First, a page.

According to the UUA, a young adult is someone 18-35. (Yes, a little different from the book classification). Now certainly this is a brad age group, and some of the things the 18-35 year olds might be up to might well be more appealing to the 36-45 year olds (or older) and often young adult groups within congregations consider their events age inclusive (which is to say that they are targeted at the core age, but would not exclude others).
I am no longer a young adult by that definition (I am an old adult now,a s far as I can tell) but since I joined a congregation as a young adult, despite it's having a terrible lack of young adult activites (when I first joined they had a group that had been a young adult group, but had apparently not picked up anyone new who still qualified to be referred to as such in some time), it has been a big issue for me.
And I remain convinced that it is part of maintaining a vibrant community, that you can have a great religious education program, a great high school program and then if those high schoolers all graduate and you have nothing to offer them until they are parents you will lose them. Sure, I joined, but not everyone will. And I wasn't raised anything, so I didn't lose my support group of congregants, since I had never had one.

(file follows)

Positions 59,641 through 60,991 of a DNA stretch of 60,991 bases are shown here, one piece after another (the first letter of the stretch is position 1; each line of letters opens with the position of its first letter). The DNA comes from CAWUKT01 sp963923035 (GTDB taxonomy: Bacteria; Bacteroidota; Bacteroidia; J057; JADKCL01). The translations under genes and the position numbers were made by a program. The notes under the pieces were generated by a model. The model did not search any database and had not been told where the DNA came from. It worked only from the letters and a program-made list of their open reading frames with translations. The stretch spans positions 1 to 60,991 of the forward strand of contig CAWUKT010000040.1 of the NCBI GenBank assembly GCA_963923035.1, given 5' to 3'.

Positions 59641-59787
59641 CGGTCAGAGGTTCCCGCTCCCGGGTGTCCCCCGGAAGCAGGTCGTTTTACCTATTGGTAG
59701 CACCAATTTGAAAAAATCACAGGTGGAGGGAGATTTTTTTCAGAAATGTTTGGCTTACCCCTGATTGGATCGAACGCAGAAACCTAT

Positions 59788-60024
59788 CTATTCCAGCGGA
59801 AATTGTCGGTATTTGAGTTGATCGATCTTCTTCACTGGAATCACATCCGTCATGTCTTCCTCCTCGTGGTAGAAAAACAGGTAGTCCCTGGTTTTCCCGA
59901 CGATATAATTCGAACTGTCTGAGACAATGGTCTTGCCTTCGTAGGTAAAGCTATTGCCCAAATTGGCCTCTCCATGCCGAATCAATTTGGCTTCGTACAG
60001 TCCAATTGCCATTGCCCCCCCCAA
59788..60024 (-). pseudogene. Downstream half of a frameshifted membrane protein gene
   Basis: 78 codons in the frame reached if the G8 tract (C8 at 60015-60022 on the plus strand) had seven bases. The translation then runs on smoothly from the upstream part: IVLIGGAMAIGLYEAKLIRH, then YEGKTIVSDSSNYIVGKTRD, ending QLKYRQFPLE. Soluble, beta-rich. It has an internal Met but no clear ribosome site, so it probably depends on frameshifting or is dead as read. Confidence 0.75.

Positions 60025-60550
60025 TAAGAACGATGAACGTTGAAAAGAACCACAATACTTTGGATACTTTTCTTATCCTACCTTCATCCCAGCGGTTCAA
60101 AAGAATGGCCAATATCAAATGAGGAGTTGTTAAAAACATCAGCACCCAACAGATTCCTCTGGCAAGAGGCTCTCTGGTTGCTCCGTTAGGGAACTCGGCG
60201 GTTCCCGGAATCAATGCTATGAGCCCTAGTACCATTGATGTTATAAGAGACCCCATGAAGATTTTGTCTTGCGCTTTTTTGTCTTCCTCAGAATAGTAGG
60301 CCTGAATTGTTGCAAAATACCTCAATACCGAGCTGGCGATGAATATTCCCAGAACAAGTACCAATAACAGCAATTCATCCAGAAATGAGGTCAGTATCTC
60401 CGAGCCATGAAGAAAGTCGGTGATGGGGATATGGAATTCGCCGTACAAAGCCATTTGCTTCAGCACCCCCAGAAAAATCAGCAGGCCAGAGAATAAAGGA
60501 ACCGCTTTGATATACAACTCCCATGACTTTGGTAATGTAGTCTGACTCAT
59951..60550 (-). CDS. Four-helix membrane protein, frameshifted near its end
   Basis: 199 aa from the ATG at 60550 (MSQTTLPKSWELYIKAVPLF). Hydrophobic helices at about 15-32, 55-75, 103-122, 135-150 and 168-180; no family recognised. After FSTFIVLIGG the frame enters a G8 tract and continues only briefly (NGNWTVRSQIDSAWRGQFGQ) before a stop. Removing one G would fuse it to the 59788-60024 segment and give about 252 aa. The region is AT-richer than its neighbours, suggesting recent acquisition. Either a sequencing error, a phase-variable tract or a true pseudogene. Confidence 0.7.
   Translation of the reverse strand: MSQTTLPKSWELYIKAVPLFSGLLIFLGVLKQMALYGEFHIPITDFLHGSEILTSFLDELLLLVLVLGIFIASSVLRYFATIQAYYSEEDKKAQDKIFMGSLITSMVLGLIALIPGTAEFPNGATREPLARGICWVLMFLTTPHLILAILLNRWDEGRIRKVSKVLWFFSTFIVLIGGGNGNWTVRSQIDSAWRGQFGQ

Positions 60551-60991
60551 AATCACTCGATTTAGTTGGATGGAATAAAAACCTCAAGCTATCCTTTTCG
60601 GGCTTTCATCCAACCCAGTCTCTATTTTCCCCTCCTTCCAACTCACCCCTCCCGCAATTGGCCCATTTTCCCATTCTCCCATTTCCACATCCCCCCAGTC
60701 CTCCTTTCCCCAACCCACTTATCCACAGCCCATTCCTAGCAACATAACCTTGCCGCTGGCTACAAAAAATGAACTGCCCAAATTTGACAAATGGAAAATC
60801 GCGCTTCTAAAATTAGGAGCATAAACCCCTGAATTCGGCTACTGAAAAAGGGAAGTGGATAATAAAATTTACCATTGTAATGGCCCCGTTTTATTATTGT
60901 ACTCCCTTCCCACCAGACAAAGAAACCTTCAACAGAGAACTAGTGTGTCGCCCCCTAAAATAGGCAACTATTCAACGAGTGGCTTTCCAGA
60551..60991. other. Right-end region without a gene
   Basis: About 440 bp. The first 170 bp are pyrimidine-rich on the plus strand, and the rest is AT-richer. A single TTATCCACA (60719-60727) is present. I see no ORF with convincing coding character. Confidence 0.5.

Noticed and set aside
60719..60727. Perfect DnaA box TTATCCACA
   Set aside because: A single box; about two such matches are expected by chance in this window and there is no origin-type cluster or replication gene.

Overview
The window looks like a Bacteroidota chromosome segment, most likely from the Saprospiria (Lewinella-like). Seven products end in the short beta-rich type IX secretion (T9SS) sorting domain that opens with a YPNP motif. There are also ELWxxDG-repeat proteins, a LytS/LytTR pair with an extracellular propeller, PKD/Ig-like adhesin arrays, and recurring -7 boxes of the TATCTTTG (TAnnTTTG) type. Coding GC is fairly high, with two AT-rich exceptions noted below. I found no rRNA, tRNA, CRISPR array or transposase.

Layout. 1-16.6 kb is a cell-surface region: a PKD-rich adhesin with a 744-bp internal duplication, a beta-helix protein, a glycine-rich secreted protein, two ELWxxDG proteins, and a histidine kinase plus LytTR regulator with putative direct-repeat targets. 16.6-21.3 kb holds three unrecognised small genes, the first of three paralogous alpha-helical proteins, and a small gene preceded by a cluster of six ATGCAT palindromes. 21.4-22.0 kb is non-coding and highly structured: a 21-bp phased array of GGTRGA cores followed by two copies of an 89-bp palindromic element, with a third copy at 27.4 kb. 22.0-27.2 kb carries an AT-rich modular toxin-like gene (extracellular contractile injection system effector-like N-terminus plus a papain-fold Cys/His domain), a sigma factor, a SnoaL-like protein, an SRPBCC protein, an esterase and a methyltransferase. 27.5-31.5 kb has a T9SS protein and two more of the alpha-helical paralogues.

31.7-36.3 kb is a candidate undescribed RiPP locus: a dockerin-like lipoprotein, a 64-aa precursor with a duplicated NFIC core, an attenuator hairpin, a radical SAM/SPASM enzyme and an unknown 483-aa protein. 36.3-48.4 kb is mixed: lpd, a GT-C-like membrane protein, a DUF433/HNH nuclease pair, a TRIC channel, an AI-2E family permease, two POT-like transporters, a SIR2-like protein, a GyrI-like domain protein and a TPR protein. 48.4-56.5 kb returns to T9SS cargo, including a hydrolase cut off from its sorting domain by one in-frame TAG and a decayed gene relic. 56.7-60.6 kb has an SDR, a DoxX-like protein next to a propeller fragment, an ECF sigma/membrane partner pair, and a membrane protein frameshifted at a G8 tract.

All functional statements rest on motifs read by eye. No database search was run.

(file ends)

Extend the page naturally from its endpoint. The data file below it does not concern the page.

This post here addresses some great things. My church actually has a website (although I am not a huge fan of it's redesign) and a regularly updated Facebook page.
I co-led a workshop on attracting young adults once, and one of the things we said(which is echoed nicely in the linked post) was that you don't have to reinvent your church, but look at ways to use the things your church does well and how you can best use that to attract young adults (and others, the best ideas will attract lots of people).
*My church is technically no longer referred to as such, it is a congregation. While I understand and even agree with the word choice, I do often fall back on the word church for it's ease of use.
h/t to ChaliceChick for the link